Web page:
I thought I would save my review of this album to coincide with the launch party that was going to be held at one of London's favourite watering holes, The St Moritz Club, where the night promised 'Rock legends, maidens, burlesque performers, vampiros, strippers, clowns and magicians'.
Well there was a piece of magic in the form of a disappearing act as at midnight the night before, band leader Lee Pistolero decides that after a few glasses of Rioja wine to go his separate way in search of a solo career, thus cancelling the show and not pleasing his record company or PR agent who had invited along a whole host of media types to give the band some big hype.
Yes the Pistoleros have severely shot themselves in the foot. Don't be too surprised that one day you will find him drowning his sorrows into an empty glass at a Benidorm bar moaning about how the industry did the band over. Don't believe a word of it. It's their party and they can cry if they want to.
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The Gypsy Pistoleros are a Spanish-speaking Flamenco glam outfit with roots spread from Birmingham to Barcelona. Yes, imagine Faster Pussycat trying to impress a young senorita with their flamenco acoustic skills after a few jugs of sangria and you'll get the picture. This is a neat idea that works well in places but is a bit of a one trick donkey.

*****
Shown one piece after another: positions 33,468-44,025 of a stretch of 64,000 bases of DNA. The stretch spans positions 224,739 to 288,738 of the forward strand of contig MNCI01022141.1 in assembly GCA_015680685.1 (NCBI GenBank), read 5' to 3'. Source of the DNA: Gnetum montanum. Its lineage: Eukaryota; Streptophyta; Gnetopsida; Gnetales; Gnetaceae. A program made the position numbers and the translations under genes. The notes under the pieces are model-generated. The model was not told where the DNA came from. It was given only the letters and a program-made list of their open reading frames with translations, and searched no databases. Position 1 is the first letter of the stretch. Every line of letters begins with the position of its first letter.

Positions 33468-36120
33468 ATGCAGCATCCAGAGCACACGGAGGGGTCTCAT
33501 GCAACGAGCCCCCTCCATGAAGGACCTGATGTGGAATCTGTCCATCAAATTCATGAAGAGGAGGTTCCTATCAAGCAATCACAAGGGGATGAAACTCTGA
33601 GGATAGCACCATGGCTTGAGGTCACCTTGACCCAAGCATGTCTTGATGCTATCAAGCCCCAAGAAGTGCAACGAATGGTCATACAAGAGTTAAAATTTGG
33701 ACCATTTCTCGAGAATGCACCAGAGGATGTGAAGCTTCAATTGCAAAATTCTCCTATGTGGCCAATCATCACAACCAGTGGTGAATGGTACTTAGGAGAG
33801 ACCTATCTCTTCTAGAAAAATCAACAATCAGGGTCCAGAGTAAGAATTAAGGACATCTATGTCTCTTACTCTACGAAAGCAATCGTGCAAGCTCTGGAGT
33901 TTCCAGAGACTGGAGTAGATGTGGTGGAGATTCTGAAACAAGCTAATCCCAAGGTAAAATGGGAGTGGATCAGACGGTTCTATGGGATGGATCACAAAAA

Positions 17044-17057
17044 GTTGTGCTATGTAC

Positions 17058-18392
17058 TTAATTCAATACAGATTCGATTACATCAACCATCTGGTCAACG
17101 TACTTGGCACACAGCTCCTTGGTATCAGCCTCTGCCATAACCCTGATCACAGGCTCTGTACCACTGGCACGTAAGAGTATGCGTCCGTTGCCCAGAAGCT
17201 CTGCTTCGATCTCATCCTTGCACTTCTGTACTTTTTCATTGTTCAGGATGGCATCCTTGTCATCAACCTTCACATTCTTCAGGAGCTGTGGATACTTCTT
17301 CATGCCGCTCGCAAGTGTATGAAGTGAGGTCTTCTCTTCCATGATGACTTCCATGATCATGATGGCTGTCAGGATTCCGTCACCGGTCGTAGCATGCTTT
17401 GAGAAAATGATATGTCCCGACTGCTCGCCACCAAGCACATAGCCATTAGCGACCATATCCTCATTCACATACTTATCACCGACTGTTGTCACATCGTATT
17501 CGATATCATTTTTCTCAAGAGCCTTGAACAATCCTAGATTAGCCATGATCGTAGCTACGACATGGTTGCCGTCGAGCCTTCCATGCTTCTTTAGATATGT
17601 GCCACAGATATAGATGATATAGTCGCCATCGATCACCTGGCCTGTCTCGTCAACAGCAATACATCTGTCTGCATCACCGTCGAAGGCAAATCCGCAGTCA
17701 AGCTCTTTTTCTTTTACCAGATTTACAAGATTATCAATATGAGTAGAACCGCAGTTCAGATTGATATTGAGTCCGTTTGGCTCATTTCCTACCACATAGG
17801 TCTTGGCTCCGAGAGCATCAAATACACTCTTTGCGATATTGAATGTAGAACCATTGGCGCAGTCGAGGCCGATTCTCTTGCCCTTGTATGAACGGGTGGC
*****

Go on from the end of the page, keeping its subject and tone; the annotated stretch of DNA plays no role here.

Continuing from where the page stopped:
Now you may have noticed the 'Greatest Hits Volume 1' tagged onto the end of the album's title. Well I doubt there ever be a 'Volume 2' but what we have with this album are the best bits of 2008s debut, 'Para Sempere!', and the following year's mini LP 'Welcome To Hotel De Muerte' plus a cover of Ricky Martin's 'Livin' La Vida Loca' that would even make Clint Eastwood shake his hips 'n spurs.
This album does kick some serious butt and makes you want to throw your sombrero in the air in a hail of bullets but after a few songs you want to trail off with your amigo friends and listen to something else.
All the cliches are there, including the Spanish trumpets. This idea would work better if they didn't spend so much time trying to trash the bar and stuck more to the style in which Flamenco was originally done. Best track on the album is the ballad 'Sangra De Las Roses' as it's the closest to true Flamenco authenticity.
I'm sure these songs would sound terrific live but I doubt whether that will ever happen again, although I'm sure Speedy Gonzales and Yosmite Sam will vote this their album of the year. 'Ole! Ole!